Meditation is the process of holding the mind to an object long enough to penetrate it. In shamatha (peaceful abiding), we strengthen our mind by focussing on the breath. In vipashayana, we begin by using a particular thought as our object — impermanence, suffering, or selflessness. We could say that each of these thoughts reflects a facet of the nature of reality. To penetrate the nature of reality, our mind needs to be stable enough not to get entangled in emotions like anger or jealousy. This is why we first calm, strengthen and stabilise it through shamatha.
Just as we can stabilise our mind through short periods of shamatha, so we can develop contemplative insight through short daily periods of vipashyana. We can look, we can examine and we can develop a little certainty about the nature of reality. To do this, we have to be able to focus our mind. So through shamatha we practice making our mind one-pointed by bringing it back to the breath, and in vipashyana we use it to penetrate the nature of reality. As we do this, we might notice that in general we’re convinced that things are solid and real. We live our life trying to force appearances to be real, to make them exist. Once we are fixated in this way, what happens? Samsara and suffering.
It’s not a matter of trying to push suffering away, but of seeing clearly how suffering is created. Through clear seeing we understand suffering thoroughly, so that it’s no longer a foe. Realising the root of suffering allows us to develop wisdom. Then we’re able to say, “Oh yeah, the notion of suffering is real. The preciousness of human birth is real. What the Buddha is saying about karma and samsara is real.” We come to the point where we wonder, what else is the Buddha saying?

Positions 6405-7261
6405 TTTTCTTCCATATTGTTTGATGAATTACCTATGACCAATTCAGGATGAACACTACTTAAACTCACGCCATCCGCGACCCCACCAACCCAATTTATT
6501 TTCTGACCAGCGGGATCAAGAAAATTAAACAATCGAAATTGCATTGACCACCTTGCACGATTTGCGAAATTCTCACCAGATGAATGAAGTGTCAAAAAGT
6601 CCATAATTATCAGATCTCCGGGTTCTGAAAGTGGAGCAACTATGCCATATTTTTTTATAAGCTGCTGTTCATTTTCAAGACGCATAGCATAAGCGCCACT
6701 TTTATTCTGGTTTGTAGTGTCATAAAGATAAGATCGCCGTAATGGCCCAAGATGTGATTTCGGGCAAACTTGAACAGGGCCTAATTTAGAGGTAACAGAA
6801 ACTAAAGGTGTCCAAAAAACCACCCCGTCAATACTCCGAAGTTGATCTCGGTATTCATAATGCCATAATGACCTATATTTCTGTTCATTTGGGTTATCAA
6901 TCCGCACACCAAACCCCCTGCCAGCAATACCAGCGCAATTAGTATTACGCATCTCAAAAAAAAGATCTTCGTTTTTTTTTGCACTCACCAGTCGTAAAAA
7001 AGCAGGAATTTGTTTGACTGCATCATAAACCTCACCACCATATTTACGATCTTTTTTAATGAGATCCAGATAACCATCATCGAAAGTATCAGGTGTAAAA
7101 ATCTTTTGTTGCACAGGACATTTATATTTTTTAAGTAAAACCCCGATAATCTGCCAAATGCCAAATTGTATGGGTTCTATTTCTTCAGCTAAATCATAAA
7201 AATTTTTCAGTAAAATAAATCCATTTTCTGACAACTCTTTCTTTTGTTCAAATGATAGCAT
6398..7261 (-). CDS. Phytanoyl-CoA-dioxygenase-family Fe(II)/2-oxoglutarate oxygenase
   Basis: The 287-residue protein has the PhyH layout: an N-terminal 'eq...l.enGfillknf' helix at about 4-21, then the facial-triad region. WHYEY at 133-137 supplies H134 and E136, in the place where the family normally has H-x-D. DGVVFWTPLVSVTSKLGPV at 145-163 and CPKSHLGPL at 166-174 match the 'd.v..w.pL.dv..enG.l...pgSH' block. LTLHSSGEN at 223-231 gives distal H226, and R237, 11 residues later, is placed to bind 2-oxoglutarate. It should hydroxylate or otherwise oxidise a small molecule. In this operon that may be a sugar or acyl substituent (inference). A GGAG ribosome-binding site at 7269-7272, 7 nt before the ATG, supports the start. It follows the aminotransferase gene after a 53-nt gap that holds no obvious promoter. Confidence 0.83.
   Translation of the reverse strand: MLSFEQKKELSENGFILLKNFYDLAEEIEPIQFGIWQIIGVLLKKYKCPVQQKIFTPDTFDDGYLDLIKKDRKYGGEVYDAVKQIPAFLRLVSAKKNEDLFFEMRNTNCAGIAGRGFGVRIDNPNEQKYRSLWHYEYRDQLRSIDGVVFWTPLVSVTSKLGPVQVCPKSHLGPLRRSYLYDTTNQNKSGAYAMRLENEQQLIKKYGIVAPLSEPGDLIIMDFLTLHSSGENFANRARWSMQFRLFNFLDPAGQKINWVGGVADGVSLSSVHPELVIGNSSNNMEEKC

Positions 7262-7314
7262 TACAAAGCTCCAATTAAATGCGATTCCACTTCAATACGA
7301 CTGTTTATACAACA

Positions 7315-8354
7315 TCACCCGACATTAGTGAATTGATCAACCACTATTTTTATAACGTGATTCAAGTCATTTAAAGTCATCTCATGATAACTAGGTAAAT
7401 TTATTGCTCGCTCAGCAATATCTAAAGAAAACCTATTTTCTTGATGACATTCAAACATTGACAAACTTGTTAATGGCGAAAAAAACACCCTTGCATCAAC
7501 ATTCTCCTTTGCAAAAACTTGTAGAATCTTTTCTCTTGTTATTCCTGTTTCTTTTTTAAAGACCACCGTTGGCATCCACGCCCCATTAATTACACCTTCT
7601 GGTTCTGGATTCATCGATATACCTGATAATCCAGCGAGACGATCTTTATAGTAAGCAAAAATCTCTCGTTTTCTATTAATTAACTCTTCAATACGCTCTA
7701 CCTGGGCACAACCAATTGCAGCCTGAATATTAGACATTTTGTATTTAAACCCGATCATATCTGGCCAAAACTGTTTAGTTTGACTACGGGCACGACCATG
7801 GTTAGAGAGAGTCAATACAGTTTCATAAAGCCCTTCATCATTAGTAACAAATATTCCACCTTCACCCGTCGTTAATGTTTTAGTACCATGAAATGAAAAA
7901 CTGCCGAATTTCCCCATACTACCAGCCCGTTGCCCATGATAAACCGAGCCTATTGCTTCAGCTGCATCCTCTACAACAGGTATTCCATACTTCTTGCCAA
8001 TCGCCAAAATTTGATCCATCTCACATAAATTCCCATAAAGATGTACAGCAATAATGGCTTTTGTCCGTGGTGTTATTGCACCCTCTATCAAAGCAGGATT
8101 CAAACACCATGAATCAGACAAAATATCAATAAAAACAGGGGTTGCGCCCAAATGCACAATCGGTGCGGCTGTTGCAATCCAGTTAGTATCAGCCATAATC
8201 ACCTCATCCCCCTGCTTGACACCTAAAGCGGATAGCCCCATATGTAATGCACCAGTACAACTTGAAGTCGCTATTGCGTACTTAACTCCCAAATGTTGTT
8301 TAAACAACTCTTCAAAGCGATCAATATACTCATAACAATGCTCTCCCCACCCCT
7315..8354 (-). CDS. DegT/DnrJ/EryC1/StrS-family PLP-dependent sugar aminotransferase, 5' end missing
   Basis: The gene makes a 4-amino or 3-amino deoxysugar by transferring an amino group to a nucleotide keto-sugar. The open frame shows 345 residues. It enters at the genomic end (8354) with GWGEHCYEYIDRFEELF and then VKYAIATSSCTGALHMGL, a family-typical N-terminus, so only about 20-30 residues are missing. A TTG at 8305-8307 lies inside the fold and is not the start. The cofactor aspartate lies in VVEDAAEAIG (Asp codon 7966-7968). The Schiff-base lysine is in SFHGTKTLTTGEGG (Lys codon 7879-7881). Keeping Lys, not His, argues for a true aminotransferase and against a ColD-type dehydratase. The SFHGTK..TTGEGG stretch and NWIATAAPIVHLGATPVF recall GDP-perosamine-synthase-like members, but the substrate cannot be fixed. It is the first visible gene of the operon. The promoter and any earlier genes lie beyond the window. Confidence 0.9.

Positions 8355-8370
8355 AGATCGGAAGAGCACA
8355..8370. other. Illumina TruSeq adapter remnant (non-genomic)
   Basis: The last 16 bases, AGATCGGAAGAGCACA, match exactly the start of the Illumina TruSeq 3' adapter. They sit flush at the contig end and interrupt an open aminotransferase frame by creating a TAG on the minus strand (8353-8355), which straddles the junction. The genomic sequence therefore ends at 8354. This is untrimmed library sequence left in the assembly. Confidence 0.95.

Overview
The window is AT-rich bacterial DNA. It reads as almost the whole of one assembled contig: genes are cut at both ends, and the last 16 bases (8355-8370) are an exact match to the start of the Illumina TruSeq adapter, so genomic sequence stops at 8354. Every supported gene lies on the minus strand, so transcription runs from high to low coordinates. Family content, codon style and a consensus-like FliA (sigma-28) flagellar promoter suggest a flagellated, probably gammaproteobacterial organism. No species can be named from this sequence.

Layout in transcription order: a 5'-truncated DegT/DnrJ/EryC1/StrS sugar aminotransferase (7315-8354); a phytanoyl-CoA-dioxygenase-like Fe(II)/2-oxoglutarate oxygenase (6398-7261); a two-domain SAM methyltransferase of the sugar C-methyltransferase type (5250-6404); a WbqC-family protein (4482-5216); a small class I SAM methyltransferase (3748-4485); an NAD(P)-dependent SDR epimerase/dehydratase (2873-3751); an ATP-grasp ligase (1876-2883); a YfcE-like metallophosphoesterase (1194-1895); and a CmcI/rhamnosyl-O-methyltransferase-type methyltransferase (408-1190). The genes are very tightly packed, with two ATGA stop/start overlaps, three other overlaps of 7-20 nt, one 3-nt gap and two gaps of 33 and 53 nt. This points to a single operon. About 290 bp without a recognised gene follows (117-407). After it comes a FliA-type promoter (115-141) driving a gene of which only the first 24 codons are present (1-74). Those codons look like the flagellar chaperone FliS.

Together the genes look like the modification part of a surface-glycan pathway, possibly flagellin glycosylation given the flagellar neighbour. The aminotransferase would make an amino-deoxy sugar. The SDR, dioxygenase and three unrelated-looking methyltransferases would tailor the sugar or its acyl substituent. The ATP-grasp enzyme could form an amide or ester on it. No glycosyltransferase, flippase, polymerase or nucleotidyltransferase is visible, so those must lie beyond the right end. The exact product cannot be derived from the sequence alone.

The Buddha is saying that having clear insight into how things work leads to certainty about the nature of reality. The practice of vipashyana meditation can eventually show us the basic nature of everything, which is luminosity emptiness. Sometimes people tell me, “Emptiness is just too much for me to understand.” Well, that’s the point of emptiness. We’re not supposed to understand it. It transcends the four extreme views of existence, nonexistence, both and neither. This emptiness is inseparable from the wisdom inherent in our own mind. It has radiance, which is compassion. In the same way, the sun shines inseparably from the empty space it inhabits. This suchness, the nature of all, this basic goodness, is simply what is.
Clearly seeing the nature of all has to power to cut samsara at the root, which means that we are liberated from ignorance. In overcoming ignorance, we are awakening our wisdom, or yeshe, as we say in Tibetan. Liberation from ignorance is enlightenment. We are no longer bound. We experience the world as inseparable compassion and emptiness. That’s how it is, whether we see it clearly or not. To see it directly gives rise to great joy.
As Tilopa, one of the teachers in the Kagyü tradition, said to his student Naropa, “Son, the basis of samsara is not appearances; it is fixating on those appearances.” In meditation we practice focussing our mind and using it to see how reality works. Gradually, our expectations dissipate. We’re talking about learning to live without fixating, about having a genuine experience of the truth. And the truth is that things are not as solid as they seem.